This test is used to confirm or rule out the presence of Pituitary Pars Intermedia Dysfunction (PPID, Cushing’s Disease). It is used by some vets instead of or in addition to the Endogenous ACTH test.
A blood sample is taken from the horse and the cortisol (a normal steroid hormone produced by the adrenal glands) is measured. Then, dexamethasone (a potent steroid) is injected into the horse. After 19 hours, another blood sample is taken from the horse and the cortisol level is measured again.
In a normal horse, the body responds to the shot of dexamethasone by shutting down the production of its own steroids, including cortisol. In horses with PPID this steroid reduction does not take place, and the second blood sample contains the relatively same amount of cortisol as the first.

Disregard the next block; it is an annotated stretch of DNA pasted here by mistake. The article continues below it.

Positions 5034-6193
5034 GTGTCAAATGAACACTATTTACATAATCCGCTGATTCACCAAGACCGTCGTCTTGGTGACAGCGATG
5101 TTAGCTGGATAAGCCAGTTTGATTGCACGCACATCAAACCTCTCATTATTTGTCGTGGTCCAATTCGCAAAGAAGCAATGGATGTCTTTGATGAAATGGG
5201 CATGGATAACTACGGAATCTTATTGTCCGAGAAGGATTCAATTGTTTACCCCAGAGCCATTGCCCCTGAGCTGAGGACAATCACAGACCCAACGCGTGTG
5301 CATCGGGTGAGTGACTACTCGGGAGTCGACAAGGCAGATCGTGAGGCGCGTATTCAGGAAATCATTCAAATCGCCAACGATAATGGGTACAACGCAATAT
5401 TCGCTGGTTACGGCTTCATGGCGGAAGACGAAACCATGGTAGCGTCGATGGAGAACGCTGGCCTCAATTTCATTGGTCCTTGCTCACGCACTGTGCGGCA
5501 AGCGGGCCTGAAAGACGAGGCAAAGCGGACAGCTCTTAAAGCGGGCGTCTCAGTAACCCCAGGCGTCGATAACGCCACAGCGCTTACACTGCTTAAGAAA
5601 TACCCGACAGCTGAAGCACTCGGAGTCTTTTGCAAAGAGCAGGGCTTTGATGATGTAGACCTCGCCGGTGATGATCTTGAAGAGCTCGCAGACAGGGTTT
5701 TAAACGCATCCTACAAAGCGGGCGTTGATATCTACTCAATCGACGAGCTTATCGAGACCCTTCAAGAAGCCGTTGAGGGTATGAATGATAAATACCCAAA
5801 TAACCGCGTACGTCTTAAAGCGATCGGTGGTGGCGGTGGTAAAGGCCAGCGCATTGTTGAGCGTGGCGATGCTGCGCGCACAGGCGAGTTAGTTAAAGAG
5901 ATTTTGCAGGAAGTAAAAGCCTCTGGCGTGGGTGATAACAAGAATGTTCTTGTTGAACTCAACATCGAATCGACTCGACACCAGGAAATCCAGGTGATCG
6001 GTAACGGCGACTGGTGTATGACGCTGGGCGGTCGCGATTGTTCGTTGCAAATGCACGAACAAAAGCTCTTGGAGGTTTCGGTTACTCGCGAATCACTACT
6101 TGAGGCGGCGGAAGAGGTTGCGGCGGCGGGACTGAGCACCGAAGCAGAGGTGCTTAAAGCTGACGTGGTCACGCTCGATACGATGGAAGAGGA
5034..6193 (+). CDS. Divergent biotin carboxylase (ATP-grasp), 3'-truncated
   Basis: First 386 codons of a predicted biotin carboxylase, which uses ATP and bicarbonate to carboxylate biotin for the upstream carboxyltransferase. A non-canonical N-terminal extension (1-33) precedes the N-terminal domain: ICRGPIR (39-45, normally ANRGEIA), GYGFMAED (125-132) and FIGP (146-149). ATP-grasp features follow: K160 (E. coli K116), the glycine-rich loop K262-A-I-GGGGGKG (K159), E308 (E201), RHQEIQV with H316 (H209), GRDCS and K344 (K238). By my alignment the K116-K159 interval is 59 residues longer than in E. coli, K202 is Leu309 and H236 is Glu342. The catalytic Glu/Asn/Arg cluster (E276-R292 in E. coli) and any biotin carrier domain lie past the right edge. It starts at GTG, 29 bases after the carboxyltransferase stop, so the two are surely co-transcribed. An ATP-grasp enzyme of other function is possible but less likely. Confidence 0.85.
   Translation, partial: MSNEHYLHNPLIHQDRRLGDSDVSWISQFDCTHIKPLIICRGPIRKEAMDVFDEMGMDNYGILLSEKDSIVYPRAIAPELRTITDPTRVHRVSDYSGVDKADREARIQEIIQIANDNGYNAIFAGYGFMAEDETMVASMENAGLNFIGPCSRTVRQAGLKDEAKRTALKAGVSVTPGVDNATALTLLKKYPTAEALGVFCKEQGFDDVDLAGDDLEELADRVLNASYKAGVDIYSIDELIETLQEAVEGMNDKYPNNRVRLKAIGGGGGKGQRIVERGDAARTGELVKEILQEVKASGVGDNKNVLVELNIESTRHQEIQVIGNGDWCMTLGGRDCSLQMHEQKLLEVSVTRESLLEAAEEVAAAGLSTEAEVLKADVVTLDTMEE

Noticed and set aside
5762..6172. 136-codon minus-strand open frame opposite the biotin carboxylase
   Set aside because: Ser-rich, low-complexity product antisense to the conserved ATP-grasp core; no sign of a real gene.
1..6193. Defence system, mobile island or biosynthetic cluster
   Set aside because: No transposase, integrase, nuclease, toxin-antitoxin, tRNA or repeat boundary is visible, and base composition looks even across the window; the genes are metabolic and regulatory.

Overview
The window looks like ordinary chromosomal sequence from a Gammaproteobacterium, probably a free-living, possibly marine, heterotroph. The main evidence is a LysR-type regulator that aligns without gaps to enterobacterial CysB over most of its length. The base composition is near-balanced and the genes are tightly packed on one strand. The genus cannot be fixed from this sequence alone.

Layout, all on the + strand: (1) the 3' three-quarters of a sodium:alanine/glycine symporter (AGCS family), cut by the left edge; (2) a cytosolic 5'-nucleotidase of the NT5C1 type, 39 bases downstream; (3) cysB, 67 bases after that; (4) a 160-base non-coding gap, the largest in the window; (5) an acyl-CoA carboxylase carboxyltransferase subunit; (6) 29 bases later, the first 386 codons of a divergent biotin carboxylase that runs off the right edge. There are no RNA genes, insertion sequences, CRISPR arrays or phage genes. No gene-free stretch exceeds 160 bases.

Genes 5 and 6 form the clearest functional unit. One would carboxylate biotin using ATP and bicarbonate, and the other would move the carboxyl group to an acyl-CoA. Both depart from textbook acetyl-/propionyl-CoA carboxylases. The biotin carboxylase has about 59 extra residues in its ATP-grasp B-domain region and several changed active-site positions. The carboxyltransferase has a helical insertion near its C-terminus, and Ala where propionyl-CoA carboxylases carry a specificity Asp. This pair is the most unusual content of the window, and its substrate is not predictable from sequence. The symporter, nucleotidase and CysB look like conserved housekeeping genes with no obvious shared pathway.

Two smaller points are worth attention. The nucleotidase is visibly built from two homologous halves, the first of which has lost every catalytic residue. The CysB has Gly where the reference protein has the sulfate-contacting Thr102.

Reasons to UseRelated Observations
This test may be somewhat more reliable year-round than the endogenous ACTH test, and the cost is comparable. The reliability of this test is well documented, and compares favorably to Endogenous ACTH.
This test requires drawing two blood samples taken 19 hours apart, which is inconvenient. Like endogenous ACTH, the reliability of the result decreases in the fall in the Northern Hemisphere because of seasonal variation in normal responses.
Personally, I am reluctant to give horses dexamethasone if they have or have had a history of laminitis. Steroids can cause or worsen laminitis. While this dose of steroids is minimal and unlikely to cause a problem in an otherwise healthy horse, there is a possibility it could worsen laminitis in a horse already predisposed.
QUESTIONS TO ASK MY VET